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Arch Dis Child 91:753-761 doi:10.1136/adc.2006.093997
  • Original article

Systematic review of effectiveness of bisphosphonates in treatment of low bone mineral density and fragility fractures in juvenile idiopathic arthritis

  1. J Thornton1,
  2. D M Ashcroft2,
  3. M Z Mughal3,
  4. R A Elliott2,
  5. T W O’Neill1,
  6. D Symmons1
  1. 1Arthritis Research Campaign Epidemiology Unit, Division of Epidemiology and Health Sciences, University of Manchester, UK
  2. 2School of Pharmacy and Pharmaceutical Sciences, University of Manchester, UK
  3. 3Department of Paediatric Medicine, Saint Mary’s Hospital for Women & Children, Manchester, UK
  1. Correspondence to:
    Prof. D Symmons
    Arthritis Research Campaign Epidemiology Unit, Division of Epidemiology and Health Sciences, University of Manchester, Oxford Road, Manchester M13 9PT, UK; deborah.symmons{at}manchester.ac.uk
  • Accepted 26 April 2006
  • Published Online First 11 May 2006

Abstract

Aims: To evaluate the currently available evidence for the effectiveness of bisphosphonates in children with low bone mineral density (BMD) and fragility fractures associated with juvenile idiopathic arthritis (JIA), and the safety of bisphosphonates in JIA and other conditions.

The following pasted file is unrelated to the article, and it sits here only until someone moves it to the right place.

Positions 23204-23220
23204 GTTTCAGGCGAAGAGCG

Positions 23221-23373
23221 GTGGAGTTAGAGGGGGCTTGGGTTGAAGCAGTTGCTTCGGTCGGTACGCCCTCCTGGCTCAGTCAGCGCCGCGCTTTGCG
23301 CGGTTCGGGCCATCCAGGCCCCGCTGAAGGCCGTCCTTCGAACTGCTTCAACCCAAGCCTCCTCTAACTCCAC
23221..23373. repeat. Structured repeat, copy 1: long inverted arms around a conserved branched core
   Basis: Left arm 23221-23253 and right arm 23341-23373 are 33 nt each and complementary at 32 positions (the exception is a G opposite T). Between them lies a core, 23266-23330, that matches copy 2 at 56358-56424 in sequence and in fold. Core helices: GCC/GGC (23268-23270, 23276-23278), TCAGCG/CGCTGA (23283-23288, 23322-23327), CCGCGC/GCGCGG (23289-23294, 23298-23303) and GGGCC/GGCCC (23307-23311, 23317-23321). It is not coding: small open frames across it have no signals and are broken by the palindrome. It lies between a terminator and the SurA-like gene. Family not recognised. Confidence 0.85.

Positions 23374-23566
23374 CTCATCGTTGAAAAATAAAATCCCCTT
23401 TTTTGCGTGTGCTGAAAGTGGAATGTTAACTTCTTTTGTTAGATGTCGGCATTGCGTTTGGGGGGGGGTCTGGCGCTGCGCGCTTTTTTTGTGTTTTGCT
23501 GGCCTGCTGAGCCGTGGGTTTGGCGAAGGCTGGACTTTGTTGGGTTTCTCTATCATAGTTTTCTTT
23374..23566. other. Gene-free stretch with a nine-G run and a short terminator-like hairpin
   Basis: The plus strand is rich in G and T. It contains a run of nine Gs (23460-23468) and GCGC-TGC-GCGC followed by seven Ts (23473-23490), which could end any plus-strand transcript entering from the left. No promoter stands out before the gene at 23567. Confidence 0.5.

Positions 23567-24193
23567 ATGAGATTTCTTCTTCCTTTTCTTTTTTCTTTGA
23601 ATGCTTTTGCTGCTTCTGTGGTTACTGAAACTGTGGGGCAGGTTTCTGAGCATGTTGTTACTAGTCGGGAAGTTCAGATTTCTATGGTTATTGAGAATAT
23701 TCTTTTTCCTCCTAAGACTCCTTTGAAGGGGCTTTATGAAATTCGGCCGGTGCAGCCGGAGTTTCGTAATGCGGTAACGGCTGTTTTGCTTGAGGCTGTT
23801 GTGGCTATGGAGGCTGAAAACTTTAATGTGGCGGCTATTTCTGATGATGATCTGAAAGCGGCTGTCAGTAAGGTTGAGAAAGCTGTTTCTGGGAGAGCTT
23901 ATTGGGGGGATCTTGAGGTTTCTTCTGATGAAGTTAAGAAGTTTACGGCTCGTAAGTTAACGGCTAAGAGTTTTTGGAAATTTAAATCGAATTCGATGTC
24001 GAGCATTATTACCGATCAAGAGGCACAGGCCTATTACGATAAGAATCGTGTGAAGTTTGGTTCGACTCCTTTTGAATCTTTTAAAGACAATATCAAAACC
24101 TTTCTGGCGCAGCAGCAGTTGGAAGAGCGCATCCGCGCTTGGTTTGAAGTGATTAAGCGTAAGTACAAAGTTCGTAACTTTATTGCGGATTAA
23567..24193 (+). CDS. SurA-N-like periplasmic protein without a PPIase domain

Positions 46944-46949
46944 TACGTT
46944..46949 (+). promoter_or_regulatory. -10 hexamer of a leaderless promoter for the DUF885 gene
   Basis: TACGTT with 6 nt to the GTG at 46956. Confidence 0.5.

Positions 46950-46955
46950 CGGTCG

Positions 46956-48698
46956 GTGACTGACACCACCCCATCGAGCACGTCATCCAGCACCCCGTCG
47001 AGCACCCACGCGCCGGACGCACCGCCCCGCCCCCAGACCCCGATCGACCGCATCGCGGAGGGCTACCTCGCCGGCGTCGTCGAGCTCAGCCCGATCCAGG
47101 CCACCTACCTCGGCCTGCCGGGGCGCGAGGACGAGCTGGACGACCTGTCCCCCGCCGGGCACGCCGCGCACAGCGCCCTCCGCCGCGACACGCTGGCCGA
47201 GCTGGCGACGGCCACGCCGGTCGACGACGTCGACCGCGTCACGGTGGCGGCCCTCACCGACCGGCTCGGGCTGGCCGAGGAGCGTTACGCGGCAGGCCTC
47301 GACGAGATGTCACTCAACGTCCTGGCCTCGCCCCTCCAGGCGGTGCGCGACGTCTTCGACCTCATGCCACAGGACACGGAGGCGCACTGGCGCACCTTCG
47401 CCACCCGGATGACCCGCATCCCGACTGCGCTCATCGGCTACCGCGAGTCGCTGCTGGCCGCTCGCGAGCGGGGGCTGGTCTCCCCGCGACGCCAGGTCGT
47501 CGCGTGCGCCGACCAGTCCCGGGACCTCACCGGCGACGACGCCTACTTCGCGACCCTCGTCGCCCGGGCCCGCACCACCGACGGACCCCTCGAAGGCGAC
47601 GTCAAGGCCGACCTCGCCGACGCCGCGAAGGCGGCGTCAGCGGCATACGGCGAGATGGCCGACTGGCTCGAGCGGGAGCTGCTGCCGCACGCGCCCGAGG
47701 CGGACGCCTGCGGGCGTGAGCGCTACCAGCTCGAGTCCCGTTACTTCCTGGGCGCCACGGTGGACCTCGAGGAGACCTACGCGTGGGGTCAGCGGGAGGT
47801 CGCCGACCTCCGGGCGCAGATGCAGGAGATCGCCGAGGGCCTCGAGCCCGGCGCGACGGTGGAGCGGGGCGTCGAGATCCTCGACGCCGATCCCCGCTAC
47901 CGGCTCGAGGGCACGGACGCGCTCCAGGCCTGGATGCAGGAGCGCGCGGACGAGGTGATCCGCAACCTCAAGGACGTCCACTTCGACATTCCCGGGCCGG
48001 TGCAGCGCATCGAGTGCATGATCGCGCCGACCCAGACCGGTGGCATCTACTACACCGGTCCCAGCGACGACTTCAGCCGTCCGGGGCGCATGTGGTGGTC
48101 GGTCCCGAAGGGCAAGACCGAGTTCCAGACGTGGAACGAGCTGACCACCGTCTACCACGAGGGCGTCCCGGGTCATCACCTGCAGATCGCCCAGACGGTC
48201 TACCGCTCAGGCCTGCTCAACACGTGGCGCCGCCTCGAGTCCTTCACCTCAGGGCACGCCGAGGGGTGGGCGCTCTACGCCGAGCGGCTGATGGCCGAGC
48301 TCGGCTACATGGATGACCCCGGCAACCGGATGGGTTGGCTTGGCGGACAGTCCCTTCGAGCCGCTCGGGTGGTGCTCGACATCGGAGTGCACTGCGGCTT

Methods: Literature databases were searched using a structured search strategy. The effectiveness review included any studies of children with JIA treated with bisphosphonates. The safety review also included studies of osteogenesis imperfecta. Quantitative data analysis was not undertaken because of the heterogeneity of the studies; findings were summarised using tables and narrative synthesis.

Results: Ninety four studies were identified. Sixteen studies (78 JIA children) were included in the effectiveness review: one randomised controlled trial, three controlled cohort studies, 11 case series, and one case report. At baseline, children had low BMD below the expected values for age and sex matched children. In all studies, treatment with bisphosphonates increased BMD compared with baseline: the mean percentage increase in spine BMD ranged from 4.5% to 19.1%. Overall, studies were heterogeneous and of variable quality. A total of 59 papers were included in the safety review; treatment durations were up to three years. The most common side effect was a flu-like reaction with intravenous treatment. This occurred during the first infusion and was transient; the symptoms were managed with paracetamol and did not occur during subsequent cycles.

Conclusions: Bisphosphonates are a promising treatment for low BMD and fragility fractures in children with JIA. However, the quality of the current evidence is variable and better studies are needed to more clearly assess their role.

Footnotes

  • Published Online First 11 May 2006

  • Funding: this project was funded by the NHS R&D Programme Health Technology Assessment Programme (03/43/04)

  • Competing interests: none

  • The views and opinions expressed therein are those of the authors and do not necessarily reflect those of the Department of Health